Solvent extraction by FI was proposed and its mechanism was elucidated in the pioneering work of Nord and Karlberg 1978. This method, applicable to the assay of hormones, pharmaceuticals and numerous hydrophobic compounds (Karlberg and Thelander 1984), revolutionized the solvent extraction technique, which until then was mostly carried out manually. Miniaturization and automation of solvent extraction minimizes exposure to harmful solvents and reduces consumption of reagents and generation of hazardous waste.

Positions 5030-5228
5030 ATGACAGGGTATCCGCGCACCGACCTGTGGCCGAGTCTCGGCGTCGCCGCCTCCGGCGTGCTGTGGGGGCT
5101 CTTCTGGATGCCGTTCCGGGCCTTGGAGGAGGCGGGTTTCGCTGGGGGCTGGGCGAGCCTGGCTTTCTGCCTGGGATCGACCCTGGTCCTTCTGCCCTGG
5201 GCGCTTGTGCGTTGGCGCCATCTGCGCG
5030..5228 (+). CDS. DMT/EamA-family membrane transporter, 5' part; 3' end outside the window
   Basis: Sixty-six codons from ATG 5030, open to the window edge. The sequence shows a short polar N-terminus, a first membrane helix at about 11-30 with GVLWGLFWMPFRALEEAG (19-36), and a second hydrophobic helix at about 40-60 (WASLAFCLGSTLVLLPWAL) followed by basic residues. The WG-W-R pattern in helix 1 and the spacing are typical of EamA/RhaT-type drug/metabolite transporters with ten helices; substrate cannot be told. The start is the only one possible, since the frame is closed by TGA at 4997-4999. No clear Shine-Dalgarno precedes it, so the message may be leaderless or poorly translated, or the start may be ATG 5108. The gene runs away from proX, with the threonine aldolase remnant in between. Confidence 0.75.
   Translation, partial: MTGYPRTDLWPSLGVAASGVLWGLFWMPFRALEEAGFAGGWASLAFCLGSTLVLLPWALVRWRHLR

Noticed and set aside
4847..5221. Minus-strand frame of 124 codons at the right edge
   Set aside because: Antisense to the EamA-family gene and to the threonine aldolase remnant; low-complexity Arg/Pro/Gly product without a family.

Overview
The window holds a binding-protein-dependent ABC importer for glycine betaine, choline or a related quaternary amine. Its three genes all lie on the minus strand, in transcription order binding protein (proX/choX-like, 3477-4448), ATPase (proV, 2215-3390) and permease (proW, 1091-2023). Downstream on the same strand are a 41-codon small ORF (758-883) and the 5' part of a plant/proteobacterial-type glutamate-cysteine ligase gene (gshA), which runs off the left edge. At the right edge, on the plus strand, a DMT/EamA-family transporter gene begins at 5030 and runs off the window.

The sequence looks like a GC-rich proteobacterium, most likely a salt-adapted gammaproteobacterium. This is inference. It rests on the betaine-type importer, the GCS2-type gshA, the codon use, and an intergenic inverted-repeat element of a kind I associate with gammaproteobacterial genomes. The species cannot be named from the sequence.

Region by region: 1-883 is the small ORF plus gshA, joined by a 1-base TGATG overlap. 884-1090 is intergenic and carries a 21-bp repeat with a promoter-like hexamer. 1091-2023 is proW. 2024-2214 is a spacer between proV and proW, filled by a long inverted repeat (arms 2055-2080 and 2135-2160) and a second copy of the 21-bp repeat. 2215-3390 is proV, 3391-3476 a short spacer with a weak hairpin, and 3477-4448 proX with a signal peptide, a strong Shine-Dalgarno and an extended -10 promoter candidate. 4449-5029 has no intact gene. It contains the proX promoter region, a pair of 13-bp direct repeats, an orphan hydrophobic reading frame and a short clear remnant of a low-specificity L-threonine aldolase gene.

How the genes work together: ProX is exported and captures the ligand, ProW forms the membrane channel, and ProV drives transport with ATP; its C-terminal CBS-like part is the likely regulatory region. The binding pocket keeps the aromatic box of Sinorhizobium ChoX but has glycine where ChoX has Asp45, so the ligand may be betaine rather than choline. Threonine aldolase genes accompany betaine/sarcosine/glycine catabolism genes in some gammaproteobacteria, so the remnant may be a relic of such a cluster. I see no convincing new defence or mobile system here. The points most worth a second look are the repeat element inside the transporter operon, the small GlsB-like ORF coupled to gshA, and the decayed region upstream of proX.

Two stream FI systems have been used to automate solvent extraction. Sample is injected into a carrier stream of water (AQ), which is merged (a) with an organic phase (ORG) and pumped through a Teflon extraction coil (b). In the separator (c), AQ is sent to waste, and ORG is led to a detector. Detail (top right) shows the circulation of extracted dye in a segment of the organic phase as it moves through Teflon tubing. Recently solvent extraction was miniaturized and automated in Sequential Injection format (Chapter 2).